The expression of the aptamer-tagged RNAs in living mammalian cells may offer several advantages compared to solely in vitro-based methods. Here the utility of S1 aptamer as an RNA tag is demonstrated by isolating proteins that associate with DENV 5′–3′ UTR RNA. Firstly, the S1 aptamer is a short RNA sequence of 60 nt [7], which does not influence the secondary structure of tagged RNA. To generate the S1-tagged viral 5′–3′ UTR RNA in living mammalian cells, the pHH21 transcription system containing the human RNA polymerase I promoter and the mouse RNA polymerase I terminator was introduced and applied [29]; Secondly, endogenous transcription of RNA should be crucial for correctly assembling active RNPs whereas in vitro synthetic RNA may fold incorrectly due to the absence of auxiliary co-transcriptional factors in living cells. Moreover, the 5′ and 3′ UTRs of DENV are involved in long-range interactions and resulting in genome “circularization”, which plays key role in viral RNA replication and translation [30]. Using this strategy to transcribe DENV 5′–3′ UTR RNA in living cells is helpful to capture RBPs that are specifically binding to cyclized 5′ and 3′ UTR; Thirdly, the photoactivatable ribonucleoside induced crosslinking (PAR-CL) has been popularized recently, and the photoactivatable nucleotide 4-SU could be easily used to covalently couple proteins directly bound to RNA in living cells. This cross-link between protein and RNA is more effective than 254 nm UV light cross-linking and formaldehyde cross-linking and does not promote protein-protein crosslinking [31].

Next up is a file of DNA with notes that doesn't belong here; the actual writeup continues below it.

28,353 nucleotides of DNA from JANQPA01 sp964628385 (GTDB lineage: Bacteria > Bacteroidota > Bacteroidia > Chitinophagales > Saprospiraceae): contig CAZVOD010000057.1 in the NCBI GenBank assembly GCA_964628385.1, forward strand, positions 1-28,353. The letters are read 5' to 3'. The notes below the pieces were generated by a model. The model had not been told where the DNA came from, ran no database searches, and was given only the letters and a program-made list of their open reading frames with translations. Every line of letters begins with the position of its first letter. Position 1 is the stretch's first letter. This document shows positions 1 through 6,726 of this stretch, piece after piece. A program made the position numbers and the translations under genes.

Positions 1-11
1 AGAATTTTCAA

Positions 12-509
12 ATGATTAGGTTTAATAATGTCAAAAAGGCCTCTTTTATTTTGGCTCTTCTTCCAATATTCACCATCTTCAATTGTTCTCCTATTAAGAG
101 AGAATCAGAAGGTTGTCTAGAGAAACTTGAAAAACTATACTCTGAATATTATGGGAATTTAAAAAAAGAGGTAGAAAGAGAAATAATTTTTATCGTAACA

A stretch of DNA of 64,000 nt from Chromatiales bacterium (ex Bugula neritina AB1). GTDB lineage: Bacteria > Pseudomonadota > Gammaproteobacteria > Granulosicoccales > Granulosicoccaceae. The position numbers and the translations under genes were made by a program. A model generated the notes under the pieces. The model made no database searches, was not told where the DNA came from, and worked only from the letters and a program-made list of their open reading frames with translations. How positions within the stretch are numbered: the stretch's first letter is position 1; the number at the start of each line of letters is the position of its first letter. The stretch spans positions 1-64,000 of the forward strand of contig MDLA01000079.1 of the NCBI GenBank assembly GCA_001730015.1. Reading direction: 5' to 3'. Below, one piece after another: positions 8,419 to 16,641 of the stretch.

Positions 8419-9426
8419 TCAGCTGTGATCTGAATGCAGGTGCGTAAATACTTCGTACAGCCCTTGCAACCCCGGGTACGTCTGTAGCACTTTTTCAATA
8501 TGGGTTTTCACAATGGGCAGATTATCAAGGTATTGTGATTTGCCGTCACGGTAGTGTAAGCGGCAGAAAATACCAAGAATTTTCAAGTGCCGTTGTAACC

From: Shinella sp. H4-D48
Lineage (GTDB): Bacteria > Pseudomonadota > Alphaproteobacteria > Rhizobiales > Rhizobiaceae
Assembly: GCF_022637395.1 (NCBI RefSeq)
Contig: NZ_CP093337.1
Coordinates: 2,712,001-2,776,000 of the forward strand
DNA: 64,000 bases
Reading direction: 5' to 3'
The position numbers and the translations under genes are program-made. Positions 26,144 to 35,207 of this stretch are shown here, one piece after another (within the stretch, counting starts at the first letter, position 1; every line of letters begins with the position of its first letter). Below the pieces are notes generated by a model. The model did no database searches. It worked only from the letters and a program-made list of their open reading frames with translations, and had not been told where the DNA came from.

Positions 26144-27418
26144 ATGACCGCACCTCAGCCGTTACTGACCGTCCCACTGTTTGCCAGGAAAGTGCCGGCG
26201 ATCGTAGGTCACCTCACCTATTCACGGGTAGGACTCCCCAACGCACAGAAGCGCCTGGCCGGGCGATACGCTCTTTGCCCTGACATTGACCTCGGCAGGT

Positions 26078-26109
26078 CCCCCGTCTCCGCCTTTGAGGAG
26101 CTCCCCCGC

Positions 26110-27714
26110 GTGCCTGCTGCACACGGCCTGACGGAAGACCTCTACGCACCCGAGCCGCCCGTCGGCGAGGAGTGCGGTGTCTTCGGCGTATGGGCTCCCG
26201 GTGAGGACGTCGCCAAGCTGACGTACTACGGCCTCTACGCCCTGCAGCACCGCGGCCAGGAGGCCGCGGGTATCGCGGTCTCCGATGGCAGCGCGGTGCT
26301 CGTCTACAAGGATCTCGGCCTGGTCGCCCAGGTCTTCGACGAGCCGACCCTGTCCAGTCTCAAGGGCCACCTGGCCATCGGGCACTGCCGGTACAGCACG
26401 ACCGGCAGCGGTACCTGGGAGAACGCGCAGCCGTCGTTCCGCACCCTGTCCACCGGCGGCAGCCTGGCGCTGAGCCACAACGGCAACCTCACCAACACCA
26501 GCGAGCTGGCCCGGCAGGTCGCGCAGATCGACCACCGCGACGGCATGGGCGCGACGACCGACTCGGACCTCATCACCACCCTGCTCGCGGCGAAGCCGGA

Recently, the most commonly used strategy in living cells is to insert one or more copies of an RNA-encoded aptamer, which is recognized by a small molecule (e.g., streptomycin) or a protein (e.g., MS2 coat protein or streptavidin) which is immobilized on chromatography matrix [4,32,33]. Tsai et al. [34] integrated MS2 in vivo biotin tagged RNA affinity purification (MS2-BioTRAP) with quantitative mass spectrometry based on stable isotope labeling with amino acid in cell culture (SILAC) technology. In this method, the target RNA was tagged with a specific RNA-stem loops structure which can recognized by bacteriophage protein MS2 [35,36]. Co-expression of HB-tagged MS2 and the stem-loops tagged target RNA in living cells allowed effective affinity purification of RNA-protein complexes, which was then identified and quantified by using SILAC-based mass spectrometry. The MS2-BioTRAP strategy can be used to isolate in vivo-assembled RNA-protein complexes. Novel RNA-binding proteins associated with a specific target RNA were successfully identified through these methods. However, the limit of these methods is that co-expressing a capture protein such as MS2 and stem-loop tagged target RNA is needed, thus MS2 might affect the RBPs that bind to the RNA sequence besides the stem-loop because the bacteriophage protein MS2 binds tightly to the stem-loop tagged RNA.